Discussion in 'Linguistics' started by timojin, May 12, 2016.
Which is the proper name for China we call it Kitai
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The country's official name is Zhong Hua Ren Min Gong He Guo--in modern Pin-Yin romanization, I'm not going to try to write it in the old Wade-Giles system. Our English name, People's Republic of China, is a reasonable translation of those words.
In less formal speech, Chinese people call the country Zhong Guo, which means "the central country," or as it's often translated a little more poetically, "the middle kingdom." This refers to the fact that for most of China's existence, it really was the center of that part of the world. "Zhong Guo" has been used for two millennia, and "Zhong" by itself is still widely used on signs and in newspaper headlines to mean simply "China" or "Chinese."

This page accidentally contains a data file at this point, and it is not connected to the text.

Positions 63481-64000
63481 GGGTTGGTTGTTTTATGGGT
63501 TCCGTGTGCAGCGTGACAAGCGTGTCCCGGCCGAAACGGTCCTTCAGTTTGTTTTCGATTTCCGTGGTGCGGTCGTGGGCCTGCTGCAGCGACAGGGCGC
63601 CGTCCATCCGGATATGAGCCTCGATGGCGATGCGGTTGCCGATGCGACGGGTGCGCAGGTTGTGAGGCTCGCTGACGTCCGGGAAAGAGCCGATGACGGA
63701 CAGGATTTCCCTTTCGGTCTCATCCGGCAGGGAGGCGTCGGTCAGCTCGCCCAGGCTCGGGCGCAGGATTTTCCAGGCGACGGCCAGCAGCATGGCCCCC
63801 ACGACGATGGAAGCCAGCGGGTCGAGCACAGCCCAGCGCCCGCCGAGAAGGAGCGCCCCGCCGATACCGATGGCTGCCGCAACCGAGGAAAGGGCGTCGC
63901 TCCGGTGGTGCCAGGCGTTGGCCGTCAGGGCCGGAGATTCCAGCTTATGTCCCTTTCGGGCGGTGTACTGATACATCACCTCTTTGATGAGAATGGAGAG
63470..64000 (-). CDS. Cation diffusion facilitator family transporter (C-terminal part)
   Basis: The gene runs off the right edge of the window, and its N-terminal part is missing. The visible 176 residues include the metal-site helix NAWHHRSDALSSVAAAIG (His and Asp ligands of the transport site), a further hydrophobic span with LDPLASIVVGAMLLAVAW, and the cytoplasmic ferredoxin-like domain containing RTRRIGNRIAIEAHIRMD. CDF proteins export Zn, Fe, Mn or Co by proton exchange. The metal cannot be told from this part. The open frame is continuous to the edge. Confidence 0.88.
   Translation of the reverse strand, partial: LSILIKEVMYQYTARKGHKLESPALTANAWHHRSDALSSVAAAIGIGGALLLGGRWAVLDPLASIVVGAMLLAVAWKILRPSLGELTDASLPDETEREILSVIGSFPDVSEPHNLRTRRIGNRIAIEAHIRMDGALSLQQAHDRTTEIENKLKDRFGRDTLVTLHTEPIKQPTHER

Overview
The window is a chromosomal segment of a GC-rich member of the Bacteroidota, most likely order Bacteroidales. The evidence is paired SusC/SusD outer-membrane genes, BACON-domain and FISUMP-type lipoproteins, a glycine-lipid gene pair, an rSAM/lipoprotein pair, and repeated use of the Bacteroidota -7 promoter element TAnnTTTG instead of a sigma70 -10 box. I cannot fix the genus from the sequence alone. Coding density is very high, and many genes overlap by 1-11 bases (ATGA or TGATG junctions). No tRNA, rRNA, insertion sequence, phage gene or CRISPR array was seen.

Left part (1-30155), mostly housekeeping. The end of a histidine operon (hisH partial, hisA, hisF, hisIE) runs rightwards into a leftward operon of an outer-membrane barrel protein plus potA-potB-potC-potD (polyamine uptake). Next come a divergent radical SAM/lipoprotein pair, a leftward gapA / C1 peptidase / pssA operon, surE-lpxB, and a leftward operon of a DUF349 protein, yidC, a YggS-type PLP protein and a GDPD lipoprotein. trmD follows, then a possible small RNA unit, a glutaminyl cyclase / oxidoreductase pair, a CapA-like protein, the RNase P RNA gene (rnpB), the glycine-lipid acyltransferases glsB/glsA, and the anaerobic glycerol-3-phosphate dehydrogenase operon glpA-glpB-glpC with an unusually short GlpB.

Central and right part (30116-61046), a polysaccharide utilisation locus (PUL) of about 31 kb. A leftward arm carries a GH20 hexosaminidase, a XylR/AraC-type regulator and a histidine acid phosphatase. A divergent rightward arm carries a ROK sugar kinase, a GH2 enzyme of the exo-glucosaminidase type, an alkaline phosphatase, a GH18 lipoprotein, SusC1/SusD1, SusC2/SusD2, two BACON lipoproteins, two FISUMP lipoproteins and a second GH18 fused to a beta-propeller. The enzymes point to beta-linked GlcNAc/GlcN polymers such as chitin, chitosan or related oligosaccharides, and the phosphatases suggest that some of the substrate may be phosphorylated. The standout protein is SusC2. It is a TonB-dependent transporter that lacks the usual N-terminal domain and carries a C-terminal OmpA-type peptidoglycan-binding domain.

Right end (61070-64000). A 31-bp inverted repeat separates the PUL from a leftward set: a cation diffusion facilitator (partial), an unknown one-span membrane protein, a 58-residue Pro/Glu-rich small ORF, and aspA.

However, our name "China" is, in fact, not a name that the Chinese people have ever used for their country. It's a reference to the Qin Dynasty (which was spelled "Chin" until a few decades ago), which united the various provinces into a single political entity around 200BCE, creating what became the largest nation on Earth for a couple of thousand years. When Westerners began to travel to China and take information back to Europe, they picked up the name "Chin," and before long the country was being called "China" by people who had never seen it.
When the royal government was overthrown in the early 20th century, the new democratic country called itself Zhong Hua Ming Guo, "Central People's Republican Country." When the communists overthrew that government, they added several words to the name that imply a higher level of democracy, and which also harken back to the battles between the republicans and the communists. "Gong He," which we Americans usually spell and pronounce "gung ho," was an old battle cry to rouse the republicans.
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